Why Evangelicals Wear Jesus-Themed Clothing

jesus is my savior

I live in the United States of Jesus H. Christ. The Christian blood cult has over 300,000 temples scattered across America. Every temple has at least one high priest who performs weekly rituals and instructs members in the tenets of the one true religion. These temples are subdivided into sects. Evangelicalism is one such sect.

In 2016, the Evangelical blood cult was largely responsible for electing Donald Trump as president of the United States. Eighty-one percent of voting white Evangelicals voted for Trump. If another presidential election were held today, most of these people would likely vote for Trump again. The president is a lying narcissist who committed impeachable acts against the United States. He has the sexual morals of an alley cat in heat and has been accused of rape and sexual assault by numerous women. You would think, then, that the Evangelical cult would oppose Trump on moral grounds alone. Sadly, Evangelicals have sold their souls for a bowl of pottage, and they go to great lengths to defend Trump, even if it means lying or distorting the truth. Evangelicals have, in effect, become whores for their pimp, Donald Trump. The president pretends to care about Evangelicals, supporting their social agenda, but make no mistake about it, Trump sees Evangelicals as a means to an end. Once they are no longer useful, he will cast them away like an empty Whopper wrapper.

This unholy alliance between the Evangelical cult and the Republican Party is on display everywhere. One need look no farther than the t-shirts and other apparel Evangelicals wear. Much like LGBTQ people, Evangelicals want non-believers to know that they are out, loud, and proud. Evangelicals want people to know that they are on Team Jesus® or that they resolutely support God’s anointed man, modern-day King Cyrus, Donald Trump. Why do Evangelicals wear such clothing?

Virtually everyone in the United States knows about Jesus and the Christian blood cult. I live in a tri-county area that is home to over 300 hundred Christian temples. I doubt Sir Henry Stanley, of Stanley and Livingstone fame, could find one person in this area who has never heard about Jesus or doesn’t know that “Jesus is the Reason for the Season.” Yet, everywhere I look I see Evangelicals wearing Jesus-themed shirts. Some local Evangelical churches have custom t-shirts printed advertising their temple for congregants to wear. Surely, congregants know one another, so why the shirts?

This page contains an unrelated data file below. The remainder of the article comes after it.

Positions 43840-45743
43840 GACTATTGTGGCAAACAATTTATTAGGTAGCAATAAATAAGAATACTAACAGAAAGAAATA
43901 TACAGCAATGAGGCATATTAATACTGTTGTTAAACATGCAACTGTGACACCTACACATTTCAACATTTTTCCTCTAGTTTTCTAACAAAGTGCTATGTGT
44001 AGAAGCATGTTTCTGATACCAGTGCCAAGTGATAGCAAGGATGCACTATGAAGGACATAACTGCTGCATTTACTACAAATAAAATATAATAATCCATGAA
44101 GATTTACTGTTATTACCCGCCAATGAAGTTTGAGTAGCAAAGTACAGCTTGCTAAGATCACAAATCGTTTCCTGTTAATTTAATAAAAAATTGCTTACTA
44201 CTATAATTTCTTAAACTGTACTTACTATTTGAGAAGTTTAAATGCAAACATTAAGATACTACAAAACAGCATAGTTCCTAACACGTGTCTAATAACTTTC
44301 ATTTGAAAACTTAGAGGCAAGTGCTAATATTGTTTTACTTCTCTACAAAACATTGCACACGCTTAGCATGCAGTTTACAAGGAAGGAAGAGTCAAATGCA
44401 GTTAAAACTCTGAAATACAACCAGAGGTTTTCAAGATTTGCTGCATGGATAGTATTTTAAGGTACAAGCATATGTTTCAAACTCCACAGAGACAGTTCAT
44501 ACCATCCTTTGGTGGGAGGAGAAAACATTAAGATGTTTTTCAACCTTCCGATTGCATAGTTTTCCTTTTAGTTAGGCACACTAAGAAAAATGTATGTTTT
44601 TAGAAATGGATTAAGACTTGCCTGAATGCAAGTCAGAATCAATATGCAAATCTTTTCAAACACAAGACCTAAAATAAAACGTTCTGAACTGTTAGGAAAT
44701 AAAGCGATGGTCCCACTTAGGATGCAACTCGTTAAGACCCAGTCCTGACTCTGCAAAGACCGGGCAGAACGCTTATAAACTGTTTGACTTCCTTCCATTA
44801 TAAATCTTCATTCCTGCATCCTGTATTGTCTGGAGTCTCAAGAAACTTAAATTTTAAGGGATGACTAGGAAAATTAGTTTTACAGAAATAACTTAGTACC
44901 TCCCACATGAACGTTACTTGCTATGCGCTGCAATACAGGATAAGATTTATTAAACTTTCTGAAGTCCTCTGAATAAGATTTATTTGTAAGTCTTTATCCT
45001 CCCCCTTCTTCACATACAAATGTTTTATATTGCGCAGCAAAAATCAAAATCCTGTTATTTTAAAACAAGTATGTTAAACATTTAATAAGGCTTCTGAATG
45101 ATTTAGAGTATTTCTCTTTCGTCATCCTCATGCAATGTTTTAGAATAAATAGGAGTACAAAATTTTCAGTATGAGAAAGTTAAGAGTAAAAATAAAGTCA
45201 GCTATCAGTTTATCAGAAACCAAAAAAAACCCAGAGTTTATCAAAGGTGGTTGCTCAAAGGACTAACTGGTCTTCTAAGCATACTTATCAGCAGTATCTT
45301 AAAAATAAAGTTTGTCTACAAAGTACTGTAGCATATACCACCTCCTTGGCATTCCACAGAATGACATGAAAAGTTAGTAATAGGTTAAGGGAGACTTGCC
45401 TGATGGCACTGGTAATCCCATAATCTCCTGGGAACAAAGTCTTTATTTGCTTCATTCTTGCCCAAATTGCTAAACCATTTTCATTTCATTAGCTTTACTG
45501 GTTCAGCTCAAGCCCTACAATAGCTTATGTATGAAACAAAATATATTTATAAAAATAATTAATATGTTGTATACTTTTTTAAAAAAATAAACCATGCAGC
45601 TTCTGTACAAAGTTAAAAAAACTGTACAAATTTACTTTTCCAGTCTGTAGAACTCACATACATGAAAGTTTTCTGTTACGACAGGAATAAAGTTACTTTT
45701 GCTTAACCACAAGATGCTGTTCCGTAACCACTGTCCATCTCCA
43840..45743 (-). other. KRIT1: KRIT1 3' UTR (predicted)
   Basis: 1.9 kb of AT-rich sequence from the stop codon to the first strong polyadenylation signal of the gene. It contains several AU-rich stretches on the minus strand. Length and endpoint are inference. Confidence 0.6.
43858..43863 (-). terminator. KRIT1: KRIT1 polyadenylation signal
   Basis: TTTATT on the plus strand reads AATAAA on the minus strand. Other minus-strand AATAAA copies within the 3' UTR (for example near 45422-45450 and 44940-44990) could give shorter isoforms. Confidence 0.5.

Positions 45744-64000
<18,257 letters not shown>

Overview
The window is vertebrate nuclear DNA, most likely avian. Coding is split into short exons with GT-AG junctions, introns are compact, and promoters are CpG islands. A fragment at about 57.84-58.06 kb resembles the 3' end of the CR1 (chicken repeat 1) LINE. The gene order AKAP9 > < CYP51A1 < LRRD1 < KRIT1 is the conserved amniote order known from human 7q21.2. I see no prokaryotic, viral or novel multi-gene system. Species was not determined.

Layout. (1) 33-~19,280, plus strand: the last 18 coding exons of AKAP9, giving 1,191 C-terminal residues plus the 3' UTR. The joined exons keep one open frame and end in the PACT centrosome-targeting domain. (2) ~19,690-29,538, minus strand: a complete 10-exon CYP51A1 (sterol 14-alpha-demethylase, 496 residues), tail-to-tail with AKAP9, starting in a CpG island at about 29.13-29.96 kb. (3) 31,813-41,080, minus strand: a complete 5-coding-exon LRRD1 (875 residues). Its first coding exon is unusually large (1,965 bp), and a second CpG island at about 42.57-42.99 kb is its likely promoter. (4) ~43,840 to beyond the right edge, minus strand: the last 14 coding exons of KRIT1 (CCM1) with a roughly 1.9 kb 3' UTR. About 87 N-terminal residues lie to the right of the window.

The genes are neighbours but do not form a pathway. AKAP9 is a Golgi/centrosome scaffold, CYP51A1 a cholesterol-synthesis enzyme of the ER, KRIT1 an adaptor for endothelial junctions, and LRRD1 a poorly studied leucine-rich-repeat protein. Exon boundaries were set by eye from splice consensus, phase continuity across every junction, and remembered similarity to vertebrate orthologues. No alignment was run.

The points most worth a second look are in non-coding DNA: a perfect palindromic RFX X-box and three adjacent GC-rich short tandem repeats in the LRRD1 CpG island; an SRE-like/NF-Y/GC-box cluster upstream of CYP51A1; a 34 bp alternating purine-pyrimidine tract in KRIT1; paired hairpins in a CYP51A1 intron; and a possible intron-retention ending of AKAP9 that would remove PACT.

Go to Evangelical homes and what do you find? Automobiles sporting religious bumper stickers, anti-abortion or religious cliché signs in their yards; and inside, walls and tables covered with Evangelical kitsch. What’s with all the Jesus Junk®? On one hand, who cares, right? Evangelicals are free to wear whatever they want. Want to show your support of our Pervert In-Chief? Have at it. Want to advertise the local temple you attend? Go ahead. Want to identify yourself as a follower of a virgin-born, resurrected-from-the-dead miracle worker named Jesus Christ? Fine, by me.  All that I ask is that you don’t delude yourself, believing that you are all decked out with Jesus so the lost, dying world will hear the gospel and be saved. You see, the unwashed, uncircumcised Philistines of the world don’t care about you being a walking billboard for Jesus or your temple. What matters to them is how you treat others. What matters is what you say about LGBTQ people, immigrants, Democrats, liberals, mainline Christians, Catholics, atheists, Muslims, people of color and anyone else who is different from you. What do your social media pages say about your “love” and “compassion” for others? Your behavior tells us everything we need to know about you and your beliefs. Is it any surprise that Evangelicalism is one of the most hated religions in America? You reap what you sow, Evangelicals.